Hypergonadism is a medical condition characterized by abnormally high levels of reproductive hormones such as estrogen or testosterone. There are a variety of potential causes of this type of hormonal imbalance, including genetic factors, autoimmune diseases, or the presence of tumors. Symptoms may include the early onset of puberty, increased body hair, or increased sex drive.
Treatment options vary according to the underlying cause as well as the age and overall health of the patient and may include hormonal therapy or surgical intervention. Any specific questions or concerns about the development of hypergonadism in an individual situation should be discussed with a doctor or other medical professional.
Regardless of the gender of the patient, symptoms of hypergonadism are essentially the same for males and females. If this condition develops during childhood, it may cause early-onset puberty. Increased hair growth is a common symptom of this condition and may involve the face, pubic area, and body. A person with this condition is likely to experience an increase in muscle mass and may be prone to developing skin eruptions such as acne. As this is a hormonal disorder, mood swings are often reported among those with this type of imbalance.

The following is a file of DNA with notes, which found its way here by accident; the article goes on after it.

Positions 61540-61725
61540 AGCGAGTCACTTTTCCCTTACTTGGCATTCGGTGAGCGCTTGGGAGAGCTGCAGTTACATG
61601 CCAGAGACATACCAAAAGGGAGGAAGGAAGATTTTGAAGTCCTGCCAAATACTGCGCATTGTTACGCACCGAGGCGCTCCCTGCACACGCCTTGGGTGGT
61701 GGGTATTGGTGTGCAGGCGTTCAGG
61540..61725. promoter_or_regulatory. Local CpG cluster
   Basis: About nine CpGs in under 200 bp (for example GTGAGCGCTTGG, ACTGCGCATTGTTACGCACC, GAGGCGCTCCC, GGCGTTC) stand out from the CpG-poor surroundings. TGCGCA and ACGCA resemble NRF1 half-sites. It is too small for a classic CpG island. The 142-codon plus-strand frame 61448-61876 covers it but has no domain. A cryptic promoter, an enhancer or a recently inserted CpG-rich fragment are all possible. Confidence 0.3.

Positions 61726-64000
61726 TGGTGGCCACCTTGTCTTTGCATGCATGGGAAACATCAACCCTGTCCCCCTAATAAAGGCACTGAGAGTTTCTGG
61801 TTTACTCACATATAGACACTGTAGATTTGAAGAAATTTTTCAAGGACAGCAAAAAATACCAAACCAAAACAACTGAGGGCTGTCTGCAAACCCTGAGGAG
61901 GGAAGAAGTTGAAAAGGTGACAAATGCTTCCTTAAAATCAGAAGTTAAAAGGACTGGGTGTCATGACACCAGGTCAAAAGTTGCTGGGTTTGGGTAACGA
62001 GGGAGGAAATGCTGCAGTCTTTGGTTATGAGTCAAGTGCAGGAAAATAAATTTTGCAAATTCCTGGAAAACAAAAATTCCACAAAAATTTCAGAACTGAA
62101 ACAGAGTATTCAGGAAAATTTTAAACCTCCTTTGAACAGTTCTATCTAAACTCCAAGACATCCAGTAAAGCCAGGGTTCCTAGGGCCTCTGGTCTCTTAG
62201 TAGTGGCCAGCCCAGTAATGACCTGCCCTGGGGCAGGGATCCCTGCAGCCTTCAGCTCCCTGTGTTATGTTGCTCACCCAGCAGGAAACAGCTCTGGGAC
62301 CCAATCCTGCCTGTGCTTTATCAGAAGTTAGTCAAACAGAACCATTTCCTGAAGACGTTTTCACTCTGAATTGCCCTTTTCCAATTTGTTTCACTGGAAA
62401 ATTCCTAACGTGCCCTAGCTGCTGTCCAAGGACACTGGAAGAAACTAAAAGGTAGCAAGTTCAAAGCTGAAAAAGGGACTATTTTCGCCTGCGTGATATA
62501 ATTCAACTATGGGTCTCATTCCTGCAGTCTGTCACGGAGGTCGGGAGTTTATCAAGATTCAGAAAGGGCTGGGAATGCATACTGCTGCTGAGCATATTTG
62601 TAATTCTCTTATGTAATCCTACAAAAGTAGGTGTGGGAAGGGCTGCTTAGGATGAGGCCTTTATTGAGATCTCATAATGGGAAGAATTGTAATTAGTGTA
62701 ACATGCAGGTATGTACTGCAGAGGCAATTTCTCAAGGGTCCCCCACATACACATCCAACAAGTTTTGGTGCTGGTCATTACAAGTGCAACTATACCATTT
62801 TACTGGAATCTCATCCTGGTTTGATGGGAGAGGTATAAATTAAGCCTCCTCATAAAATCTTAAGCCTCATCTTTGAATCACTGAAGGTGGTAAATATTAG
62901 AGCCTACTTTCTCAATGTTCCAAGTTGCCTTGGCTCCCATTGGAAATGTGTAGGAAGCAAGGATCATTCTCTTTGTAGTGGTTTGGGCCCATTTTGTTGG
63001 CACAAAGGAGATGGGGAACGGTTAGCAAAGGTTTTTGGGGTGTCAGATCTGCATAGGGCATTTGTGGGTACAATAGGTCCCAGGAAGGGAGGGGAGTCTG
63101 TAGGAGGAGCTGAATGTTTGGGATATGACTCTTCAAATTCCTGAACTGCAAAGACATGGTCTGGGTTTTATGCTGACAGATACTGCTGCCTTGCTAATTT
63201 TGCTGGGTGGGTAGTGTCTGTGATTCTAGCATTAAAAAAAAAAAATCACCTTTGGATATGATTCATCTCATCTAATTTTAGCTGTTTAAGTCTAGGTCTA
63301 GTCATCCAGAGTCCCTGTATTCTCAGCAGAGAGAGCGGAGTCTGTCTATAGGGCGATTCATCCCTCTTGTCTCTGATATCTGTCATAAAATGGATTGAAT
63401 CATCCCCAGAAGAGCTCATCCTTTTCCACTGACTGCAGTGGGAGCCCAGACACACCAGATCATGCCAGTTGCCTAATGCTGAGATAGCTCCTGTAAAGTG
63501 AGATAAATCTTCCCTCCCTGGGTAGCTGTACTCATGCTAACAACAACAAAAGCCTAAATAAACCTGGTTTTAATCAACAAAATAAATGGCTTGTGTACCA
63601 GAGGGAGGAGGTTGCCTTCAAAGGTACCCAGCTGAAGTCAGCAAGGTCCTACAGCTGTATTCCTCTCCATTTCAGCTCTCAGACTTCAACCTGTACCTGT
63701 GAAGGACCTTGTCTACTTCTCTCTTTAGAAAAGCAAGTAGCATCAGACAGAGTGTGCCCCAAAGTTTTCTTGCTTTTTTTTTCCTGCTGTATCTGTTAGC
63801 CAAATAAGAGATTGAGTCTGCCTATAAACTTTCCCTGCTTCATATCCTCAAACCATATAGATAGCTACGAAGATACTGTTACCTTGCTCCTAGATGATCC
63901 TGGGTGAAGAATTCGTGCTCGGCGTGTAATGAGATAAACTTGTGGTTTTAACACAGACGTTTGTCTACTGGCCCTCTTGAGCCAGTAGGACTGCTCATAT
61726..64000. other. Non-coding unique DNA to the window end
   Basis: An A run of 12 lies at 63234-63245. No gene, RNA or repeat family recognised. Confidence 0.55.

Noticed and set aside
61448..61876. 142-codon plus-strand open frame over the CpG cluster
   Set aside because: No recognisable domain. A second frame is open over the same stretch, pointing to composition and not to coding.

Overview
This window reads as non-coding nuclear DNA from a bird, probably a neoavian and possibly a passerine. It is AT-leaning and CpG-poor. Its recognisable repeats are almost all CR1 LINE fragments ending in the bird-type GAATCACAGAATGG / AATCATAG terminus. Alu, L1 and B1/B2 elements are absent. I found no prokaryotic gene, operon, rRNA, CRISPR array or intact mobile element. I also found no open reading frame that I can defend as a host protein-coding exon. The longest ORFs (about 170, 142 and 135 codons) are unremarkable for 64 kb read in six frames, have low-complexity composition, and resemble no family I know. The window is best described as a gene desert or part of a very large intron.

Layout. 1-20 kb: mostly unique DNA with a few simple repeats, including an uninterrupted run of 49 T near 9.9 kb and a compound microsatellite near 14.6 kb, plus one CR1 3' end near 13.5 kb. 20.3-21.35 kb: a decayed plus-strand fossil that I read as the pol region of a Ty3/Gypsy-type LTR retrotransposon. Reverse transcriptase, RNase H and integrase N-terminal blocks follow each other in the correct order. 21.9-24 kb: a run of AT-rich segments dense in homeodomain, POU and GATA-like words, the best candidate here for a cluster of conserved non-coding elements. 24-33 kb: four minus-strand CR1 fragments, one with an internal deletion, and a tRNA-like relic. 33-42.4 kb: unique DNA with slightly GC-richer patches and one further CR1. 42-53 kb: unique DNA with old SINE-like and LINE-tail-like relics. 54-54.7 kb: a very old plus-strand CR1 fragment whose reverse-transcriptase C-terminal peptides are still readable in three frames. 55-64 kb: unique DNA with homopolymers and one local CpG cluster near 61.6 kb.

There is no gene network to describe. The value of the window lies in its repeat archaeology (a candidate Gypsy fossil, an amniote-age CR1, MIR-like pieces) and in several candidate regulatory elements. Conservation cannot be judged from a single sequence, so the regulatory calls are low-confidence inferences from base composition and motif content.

While there can be a multitude of causes for the development of hypergonadism, tumors affecting the adrenal glands are a leading cause of this hormonal abnormality. The adrenal glands are located just above each kidney and are responsible for producing several types of hormones, including estrogen and testosterone. Most of these tumors are non-cancerous, although a minor surgical procedure known as a biopsy may be performed to make sure.
Hormone therapy is the standard form of treatment for those with hypergonadism. This can be a bit tricky because it is much easier to add hormones to the body than to remove them. A combination of hormones may need to be used, and it may take a significant amount of time for the supervising physician to find the best combination and dosage for the individual situation.
If adrenal cortex tumors are found to be present, the doctor may opt to remove them if possible in an effort to restore normal function to the adrenal glands. Occasionally, the affected gland may need to be partially or completely removed as well. After removal, a tissue sample from the tumor is sent to an outside laboratory for further testing. Radiation treatments or chemotherapy may be used if cancerous cells are found as a result of these tests.